6 honored as Presidential Scholar candidates

PrintSix Clear Creek ISD students were selected this spring as candidates for one of the nation’s highest honors for high school students – being named a Presidential Scholar, and one has just been named a semifinalist.

The candidates are Ben Chang – Clear Lake High; Stephanie Hoffman – Clear Lake High; Laura Holzenkamp – Clear Creek High; Amanda Pinchbeck – Clear Brook High; Kristin Sambell – Clear Lake High; and Joan Zhang – Clear Lake High.

Zhang, is the semifinalist, it was announced at the May school board meeting. She plans to attend Harvard.

The United States Presidential Scholars Program was established in 1964 by President Lyndon Johnson to recognize and honor some of our nation’s most distinguished graduating high school seniors.

Up to 141 students are honored annually as the program selects one male and one female student from each state (as well as the District of Columbia, Puerto Rico, and Americans living abroad), along with 15 at-large students and up to 20 students in the arts on the basis of outstanding scholarship, service, leadership, and creativity through a rigorous selection and review process administered by the White House Commission on Presidential Scholars and the US Department of Education.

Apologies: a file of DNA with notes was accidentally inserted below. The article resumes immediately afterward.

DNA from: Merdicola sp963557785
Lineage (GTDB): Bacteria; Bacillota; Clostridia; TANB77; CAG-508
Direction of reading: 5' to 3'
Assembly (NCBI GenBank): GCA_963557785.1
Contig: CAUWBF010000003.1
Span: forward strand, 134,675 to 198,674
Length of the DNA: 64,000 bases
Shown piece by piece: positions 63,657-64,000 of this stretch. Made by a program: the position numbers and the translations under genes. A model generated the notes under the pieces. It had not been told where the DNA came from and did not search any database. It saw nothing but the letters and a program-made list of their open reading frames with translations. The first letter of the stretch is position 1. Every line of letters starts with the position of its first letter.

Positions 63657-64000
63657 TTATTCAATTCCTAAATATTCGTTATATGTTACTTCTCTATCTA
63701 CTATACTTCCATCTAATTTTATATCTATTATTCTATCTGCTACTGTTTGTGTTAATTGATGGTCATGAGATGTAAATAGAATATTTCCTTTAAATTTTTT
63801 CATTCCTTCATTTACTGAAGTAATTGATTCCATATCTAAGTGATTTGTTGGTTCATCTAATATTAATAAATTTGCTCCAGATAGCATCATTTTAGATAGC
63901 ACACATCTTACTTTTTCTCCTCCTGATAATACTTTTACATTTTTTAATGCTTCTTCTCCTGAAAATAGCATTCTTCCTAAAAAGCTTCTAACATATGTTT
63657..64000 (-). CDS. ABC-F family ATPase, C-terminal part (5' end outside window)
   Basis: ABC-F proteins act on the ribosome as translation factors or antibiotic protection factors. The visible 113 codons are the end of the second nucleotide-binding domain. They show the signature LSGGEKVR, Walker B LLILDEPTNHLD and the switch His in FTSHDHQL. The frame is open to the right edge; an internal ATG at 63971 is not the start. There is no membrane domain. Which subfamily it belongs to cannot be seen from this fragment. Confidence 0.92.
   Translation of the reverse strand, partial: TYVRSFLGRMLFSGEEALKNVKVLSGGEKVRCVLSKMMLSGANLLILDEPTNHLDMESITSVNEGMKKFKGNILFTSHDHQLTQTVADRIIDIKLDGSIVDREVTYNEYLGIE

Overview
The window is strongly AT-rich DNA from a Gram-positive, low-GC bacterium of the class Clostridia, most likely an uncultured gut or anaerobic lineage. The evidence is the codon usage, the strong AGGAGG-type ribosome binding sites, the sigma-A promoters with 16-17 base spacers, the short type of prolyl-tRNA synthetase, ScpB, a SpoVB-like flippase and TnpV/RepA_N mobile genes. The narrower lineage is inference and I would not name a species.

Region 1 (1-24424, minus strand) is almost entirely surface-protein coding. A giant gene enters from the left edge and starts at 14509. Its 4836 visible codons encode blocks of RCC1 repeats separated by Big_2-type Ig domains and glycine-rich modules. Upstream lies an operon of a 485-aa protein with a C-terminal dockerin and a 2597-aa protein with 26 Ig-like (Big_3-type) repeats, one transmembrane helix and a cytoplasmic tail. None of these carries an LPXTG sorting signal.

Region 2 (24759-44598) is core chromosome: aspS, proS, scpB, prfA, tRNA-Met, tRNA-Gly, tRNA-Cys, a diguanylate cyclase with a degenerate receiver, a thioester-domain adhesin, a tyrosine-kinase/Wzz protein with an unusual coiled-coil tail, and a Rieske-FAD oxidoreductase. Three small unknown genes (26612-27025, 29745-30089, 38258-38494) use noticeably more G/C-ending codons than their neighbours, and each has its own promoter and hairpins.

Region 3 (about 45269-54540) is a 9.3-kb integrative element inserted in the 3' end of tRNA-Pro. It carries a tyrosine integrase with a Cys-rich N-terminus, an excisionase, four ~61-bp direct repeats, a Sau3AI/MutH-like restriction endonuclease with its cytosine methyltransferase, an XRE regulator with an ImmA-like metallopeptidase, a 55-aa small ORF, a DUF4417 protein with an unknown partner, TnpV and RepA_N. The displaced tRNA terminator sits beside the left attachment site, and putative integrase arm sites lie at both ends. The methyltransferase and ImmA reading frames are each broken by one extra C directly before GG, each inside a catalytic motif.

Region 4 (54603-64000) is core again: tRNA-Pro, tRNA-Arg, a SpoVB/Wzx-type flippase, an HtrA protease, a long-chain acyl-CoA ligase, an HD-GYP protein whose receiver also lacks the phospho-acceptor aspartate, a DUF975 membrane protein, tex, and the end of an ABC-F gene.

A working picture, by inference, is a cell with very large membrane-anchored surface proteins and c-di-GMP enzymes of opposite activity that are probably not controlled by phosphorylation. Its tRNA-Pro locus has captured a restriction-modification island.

Over the years, more than 6,000 of our nation’s most distinguished graduating high school seniors have been honored.

“While distinguished by diverse backgrounds, experiences, and interests, the candidates are united by many common qualities. They share a devotion to family and heritage, display genuine spirit in their schools and clubs, radiate seemingly boundless energy, demonstrate leadership in their communities, civic groups, and places of worship, and make practical their hopes of improving the world,” a Presidential Scholars Foundation spokesman said.

Among them are scientists, volunteers, artists, class officers, inventors, athletes, mentors, linguists, deacons, musicians, cadets, poets, dancers, entrepreneurs, coaches, Scouts, journalists, survivors of life-threatening illness, advocates, and teachers.

“By age 17 these astonishing young people have mastered multiple languages, worked for NASA and the Air Force Research Lab, played with the New York Philharmonic, conducted cancer research, issued scholarly papers, placed in most major national and international competitions, and launched their own companies. They have devoted thousands of hours to bettering the lives of others in their communities.

“They go on to attend the nation’s top colleges and universities, and to exercise their gifts on behalf of our country and the world. From debate to bull riding, from archeology to politics, from rocketry to the environment, they pursue their passions and convictions with joy, dedication, curiosity, and inspiring results. ”

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